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NASA Asteroid Crash Leaves 6,000 Miles of Debris, See Pictures

By: Buzz Staff

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Last Updated: October 07, 2022, 11:55 IST

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The breathtaking pictures show a vast trail of debris more than 6,000 miles long as a result of the impact. (Credits:science.nasa.gov)

The breathtaking pictures show a vast trail of debris more than 6,000 miles long as a result of the impact. (Credits:science.nasa.gov)

The breathtaking pictures show a vast trail of debris more than 6,000 miles long as a result of the impact. In the coming days, the trail is expected to get even longer before it completely disperses and turns into dust floating around in space.

Two days after the impact of NASA’s DART mission, the powerful SOAR Telescope in Chile was able to capture images of the dust and debris forming a comet-like plume. The breathtaking pictures show a vast trail of debris more than 6,000 miles long as a result of the impact. In the coming days, the trail is expected to get even longer before it completely disperses and turns into dust floating around in space. Just like comets, the dust trail has been pushed away by the sun’s radiation, expanding from the center to the right-hand edge of the field vision.

According to NOIRLab’s official website, the asteroid Dimorphos’ new trail was imaged by astronomers Teddy Kareta from the Lowell Observatory and Matthew Knight from the US Naval Academy. The images were captured from NOIRLab’s Cerro Tololo Inter-American Observatory in Chile. They used the 4.1-meter Southern Astrophysical Research (SOAR) Telescope for this purpose.

Kareta’s statement read, “It is amazing how clearly we were able to capture the structure and extent of the aftermath in the days following the impact.”

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The breathtaking pictures show a vast trail of debris more than 6,000 miles long as a result of the impact. (Credits:science.nasa.gov)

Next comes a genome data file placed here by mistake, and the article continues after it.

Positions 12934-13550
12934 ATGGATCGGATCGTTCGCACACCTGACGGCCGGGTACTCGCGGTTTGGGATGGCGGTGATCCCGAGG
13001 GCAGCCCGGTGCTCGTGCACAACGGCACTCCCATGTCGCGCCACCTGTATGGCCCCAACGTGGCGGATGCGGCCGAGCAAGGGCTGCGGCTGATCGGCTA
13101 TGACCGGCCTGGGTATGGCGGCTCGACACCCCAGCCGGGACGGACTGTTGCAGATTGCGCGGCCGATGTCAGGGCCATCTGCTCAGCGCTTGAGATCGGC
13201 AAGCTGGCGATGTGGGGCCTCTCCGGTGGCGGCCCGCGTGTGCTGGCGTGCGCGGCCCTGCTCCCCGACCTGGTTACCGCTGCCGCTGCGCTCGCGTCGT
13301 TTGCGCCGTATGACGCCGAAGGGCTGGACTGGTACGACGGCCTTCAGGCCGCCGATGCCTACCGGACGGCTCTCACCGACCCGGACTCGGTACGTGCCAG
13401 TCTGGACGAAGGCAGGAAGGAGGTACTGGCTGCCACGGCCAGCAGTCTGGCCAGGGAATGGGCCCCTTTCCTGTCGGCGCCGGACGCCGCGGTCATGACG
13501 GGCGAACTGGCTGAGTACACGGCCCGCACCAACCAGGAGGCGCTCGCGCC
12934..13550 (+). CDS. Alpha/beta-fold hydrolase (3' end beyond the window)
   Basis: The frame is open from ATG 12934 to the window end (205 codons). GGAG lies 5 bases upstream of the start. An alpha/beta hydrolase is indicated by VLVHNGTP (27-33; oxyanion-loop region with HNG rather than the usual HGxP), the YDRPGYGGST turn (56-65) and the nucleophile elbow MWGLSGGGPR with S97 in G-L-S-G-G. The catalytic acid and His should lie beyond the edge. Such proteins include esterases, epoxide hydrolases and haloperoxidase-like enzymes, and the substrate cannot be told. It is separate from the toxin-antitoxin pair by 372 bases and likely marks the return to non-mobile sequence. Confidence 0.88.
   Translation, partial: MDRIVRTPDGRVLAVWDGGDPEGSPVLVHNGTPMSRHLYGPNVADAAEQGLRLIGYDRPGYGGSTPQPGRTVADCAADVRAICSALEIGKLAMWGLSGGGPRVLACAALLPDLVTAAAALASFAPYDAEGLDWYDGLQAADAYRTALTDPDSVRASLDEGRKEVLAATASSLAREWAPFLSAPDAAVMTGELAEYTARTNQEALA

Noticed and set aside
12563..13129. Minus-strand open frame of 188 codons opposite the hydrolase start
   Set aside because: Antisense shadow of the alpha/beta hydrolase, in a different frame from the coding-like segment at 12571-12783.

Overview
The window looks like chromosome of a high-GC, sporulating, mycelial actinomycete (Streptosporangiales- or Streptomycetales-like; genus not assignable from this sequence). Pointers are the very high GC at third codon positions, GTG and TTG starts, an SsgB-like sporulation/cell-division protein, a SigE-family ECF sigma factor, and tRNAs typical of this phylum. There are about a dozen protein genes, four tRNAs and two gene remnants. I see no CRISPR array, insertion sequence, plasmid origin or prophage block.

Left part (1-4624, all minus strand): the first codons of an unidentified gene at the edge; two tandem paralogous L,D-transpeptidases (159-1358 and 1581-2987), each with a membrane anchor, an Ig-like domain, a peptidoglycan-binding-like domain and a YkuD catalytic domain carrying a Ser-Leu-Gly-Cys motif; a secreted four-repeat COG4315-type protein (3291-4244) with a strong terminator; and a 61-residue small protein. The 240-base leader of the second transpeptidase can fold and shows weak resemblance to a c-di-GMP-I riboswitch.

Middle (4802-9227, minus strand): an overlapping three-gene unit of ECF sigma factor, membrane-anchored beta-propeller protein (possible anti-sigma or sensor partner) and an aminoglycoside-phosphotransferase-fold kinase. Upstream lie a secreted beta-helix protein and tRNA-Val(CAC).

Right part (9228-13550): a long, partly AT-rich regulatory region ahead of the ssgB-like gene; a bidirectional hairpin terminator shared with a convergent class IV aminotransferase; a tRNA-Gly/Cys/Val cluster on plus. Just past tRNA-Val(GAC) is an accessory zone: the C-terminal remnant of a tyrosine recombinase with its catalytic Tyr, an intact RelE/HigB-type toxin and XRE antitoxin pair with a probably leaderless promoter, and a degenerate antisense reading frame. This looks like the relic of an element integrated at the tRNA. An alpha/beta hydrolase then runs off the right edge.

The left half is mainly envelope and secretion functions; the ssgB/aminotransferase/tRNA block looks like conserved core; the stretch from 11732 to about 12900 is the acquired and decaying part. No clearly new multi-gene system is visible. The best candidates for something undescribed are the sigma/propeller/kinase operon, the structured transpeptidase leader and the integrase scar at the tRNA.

NASA’s Double Asteroid Redirection Test (DART) is the world’s first planetary defence technology demonstration. It flew 10 months in space after which it successfully impacted its target asteroid on September 26. (Credits: hawaii)

“Now begins the next phase of work for the DART team as they analyze their data and observations by our team and other observers around the world who shared in studying this exciting event,” Knight has added. “We plan to use SOAR to monitor the ejecta in the coming weeks and months. The combination of SOAR and AEON is just what we need for efficient follow-up of evolving events like this one.”

NASA’s Double Asteroid Redirection Test (DART) is the world’s first planetary defence technology demonstration. It flew 10 months in space after which it successfully impacted its target asteroid on September 26. This makes DART the world’s first attempt to move an asteroid in space.

While asteroid Dimorphos was not a threat to Earth, it was used as a testing ground to observe whether the used method of asteroid deflection – known as the kinetic impactor technique – would be able to protect Earth if an asteroid was on the course of collision with our planet in the future.

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first published:October 07, 2022, 11:55 IST
last updated:October 07, 2022, 11:55 IST